Vocational Education Getting Left Behind?
Ohanian Comment: For those who missed the link, part of the money for expanding NCLB testing in high school will come from scrapping federal support of vocational education programs.
WASHINGTON -- The Bush administration says many vocational education programs don't work and federal money would be better spent on the president's high school reform plan.
But education experts say recent improvements in vocational and career education now are leading the high school reform movement. They say eliminating the $1.3 billion in federal vocational education aid, as the administration proposes, would undercut these improvements just as they are getting started.
Critics say many school districts are training students in outmoded skills, such as auto repair techniques no longer used in the workplace. And many programs require such a low level of academic achievement that students are not prepared for today's jobs.
In its budget proposal last month, the White House zeroed out what is commonly known as the Perkins program and moved that money to Bush's plan to expand the "No Child Left Behind" law into the high schools. Virginia's share of the 2005 Vocational Education State Grants was $26,432,971.
The Education Department insists that the president's plan doesn't kill federal assistance for vocational education, it just allows states flexibility to decide where to spend the money.
"If a local school has a great vocational education program and wants to keep funding it, this plan allows them to do that," said C. Todd Jones, the Education Department's associate deputy secretary for the budget. "But if they want to focus on bringing in a new reading program for ninth-graders, then they can do that."
So far that argument is not playing well among some key Republican legislators who are moving to reauthorize the Perkins program even as the administration pro- poses its elimination.
And the loser may be Bush's expansion of No Child Left Behind.
"To bring No Child Left Behind into high schools with standards and assessments is going to cost money," said Rep. Michael Castle, R-Del., chairman of the House Education Reform Subcommittee. "But the administration says we're going to use the same pot of money to pay for vocational education and to pay for No Child Left Behind. That seems inconsistent."
Sen. Lamar Alexander, R-Tenn., who served as President George H.W. Bush's education secretary and is now chairman of the Senate Subcommittee on Education and Early Childhood Development, said he too supports reauthorization of the Perkins program. Perhaps the president's reform plan should wait, he said.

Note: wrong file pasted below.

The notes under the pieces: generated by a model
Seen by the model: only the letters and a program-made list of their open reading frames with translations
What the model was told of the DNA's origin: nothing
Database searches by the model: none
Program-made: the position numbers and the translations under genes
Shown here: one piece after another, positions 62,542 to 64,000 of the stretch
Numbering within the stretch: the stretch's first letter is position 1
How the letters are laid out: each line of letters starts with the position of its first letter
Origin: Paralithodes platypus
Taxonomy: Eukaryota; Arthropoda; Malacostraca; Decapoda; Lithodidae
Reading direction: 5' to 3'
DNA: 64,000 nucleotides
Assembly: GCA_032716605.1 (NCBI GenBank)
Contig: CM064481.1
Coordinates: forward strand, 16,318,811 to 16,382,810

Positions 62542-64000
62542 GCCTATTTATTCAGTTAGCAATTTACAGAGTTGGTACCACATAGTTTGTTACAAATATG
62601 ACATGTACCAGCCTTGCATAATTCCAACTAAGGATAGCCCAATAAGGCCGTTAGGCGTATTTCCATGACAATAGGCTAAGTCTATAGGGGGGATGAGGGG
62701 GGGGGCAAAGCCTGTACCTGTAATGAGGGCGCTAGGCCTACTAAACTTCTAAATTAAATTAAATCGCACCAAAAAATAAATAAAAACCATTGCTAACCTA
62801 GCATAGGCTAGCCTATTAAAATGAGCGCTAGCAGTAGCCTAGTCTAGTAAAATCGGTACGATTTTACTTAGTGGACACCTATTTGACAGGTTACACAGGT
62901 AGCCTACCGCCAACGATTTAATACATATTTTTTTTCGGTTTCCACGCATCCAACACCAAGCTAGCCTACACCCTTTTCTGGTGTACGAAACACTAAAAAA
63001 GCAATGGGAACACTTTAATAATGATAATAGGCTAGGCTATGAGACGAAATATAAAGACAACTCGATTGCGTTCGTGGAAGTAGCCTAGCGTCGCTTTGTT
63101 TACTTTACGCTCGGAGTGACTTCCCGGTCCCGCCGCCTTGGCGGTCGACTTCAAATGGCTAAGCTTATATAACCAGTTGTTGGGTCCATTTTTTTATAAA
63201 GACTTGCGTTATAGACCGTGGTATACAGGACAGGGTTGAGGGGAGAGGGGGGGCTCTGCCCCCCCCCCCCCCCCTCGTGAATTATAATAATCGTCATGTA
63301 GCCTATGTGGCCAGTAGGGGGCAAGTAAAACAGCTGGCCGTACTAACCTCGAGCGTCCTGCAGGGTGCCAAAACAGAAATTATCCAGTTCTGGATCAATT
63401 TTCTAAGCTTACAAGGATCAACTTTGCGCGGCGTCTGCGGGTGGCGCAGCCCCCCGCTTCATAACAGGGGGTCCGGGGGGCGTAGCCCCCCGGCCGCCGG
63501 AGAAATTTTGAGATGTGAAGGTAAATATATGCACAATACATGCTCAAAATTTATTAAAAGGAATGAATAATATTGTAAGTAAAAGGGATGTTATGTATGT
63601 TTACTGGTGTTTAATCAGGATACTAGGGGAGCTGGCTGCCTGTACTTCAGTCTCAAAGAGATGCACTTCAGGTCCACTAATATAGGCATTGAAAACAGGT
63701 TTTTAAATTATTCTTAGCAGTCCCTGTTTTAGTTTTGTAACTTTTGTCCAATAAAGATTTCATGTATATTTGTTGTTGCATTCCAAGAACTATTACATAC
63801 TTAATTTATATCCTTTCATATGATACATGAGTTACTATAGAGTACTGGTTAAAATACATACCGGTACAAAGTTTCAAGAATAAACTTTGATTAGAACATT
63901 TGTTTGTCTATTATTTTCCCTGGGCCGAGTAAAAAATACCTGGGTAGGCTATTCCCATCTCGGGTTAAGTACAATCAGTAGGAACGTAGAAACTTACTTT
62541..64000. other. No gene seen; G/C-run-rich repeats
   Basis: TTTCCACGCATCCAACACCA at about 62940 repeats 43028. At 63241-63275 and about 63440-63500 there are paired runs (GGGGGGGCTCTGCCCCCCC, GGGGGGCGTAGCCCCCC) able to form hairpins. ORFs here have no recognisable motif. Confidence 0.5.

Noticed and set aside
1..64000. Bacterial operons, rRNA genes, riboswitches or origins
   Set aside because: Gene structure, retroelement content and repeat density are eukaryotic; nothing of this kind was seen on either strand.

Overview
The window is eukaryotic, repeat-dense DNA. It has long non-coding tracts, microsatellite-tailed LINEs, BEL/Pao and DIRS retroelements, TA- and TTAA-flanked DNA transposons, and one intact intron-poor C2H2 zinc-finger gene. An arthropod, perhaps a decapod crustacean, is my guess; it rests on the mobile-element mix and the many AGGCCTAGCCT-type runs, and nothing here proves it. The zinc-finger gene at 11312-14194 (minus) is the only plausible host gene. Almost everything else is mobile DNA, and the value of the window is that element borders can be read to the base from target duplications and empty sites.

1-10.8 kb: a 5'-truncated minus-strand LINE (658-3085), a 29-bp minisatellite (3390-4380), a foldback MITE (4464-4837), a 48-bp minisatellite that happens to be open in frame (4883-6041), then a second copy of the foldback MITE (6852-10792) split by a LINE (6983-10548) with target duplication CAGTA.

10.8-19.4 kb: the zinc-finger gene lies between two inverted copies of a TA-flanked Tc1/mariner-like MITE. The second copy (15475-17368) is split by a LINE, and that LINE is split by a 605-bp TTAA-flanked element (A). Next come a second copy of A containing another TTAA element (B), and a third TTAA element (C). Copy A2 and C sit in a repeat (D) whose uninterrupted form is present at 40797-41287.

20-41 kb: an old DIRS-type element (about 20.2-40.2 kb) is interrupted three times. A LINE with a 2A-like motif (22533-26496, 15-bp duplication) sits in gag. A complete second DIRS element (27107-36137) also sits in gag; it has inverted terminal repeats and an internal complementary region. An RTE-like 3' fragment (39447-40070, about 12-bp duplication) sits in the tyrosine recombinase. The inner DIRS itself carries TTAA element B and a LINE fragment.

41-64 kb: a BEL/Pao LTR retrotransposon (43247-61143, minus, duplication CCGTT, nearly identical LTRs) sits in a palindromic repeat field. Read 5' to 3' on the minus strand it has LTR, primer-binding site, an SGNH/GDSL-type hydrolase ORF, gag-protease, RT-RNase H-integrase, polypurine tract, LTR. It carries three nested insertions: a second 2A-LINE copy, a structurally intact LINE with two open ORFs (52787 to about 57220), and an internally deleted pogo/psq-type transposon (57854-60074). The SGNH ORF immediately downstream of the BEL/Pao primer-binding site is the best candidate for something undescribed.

"The governors are doing the most interesting work on high schools," Alexander said. "We would be well advised to digest what we learned about No Child Left Behind in the earlier grades and hear from the governors on their ideas on high schools. Then we can see how [the federal government can] fit in."
About half of all high school students and about a third of college students are heavily involved in vocational programs, according to the Education Department's 2004 national assessment of vocational education.
The federal government's share of the overall cost is only about 5 percent. But that money pays for some of the training, planning and technology upgrades that many schools are using to bring vocational and technical training into the 21st century.
"It's the Perkins dollars that are driving the largest high school reform in America," said Gene Bottoms, director of the High Schools that Work project of the Southern Regional Education Board.
Bottoms is working with 1,000 high schools in 31 states to upgrade vocational education programs so that they offer challenging academic classes as well as practical career training.
Vocational education has been the province of students who did not do well academically, said Ross Wiener, policy director of the Education Trust, an independent think tank aimed at improving grade school education.
But today's jobs, such as auto mechanics and computer technicians, need high reading and math skills, he said. Studies show that vocational education is effective in keeping students from dropping out if it combines a rigorous academic program with a technical program, he said.
"You pull away the federal investment in career and technical education, you pull out the foundation," Bottoms said. "It sends a message it is no longer important to the nation."
Gil Klein reports from the Washington bureau of Media General News Service. Contact him at firstname.lastname@example.org
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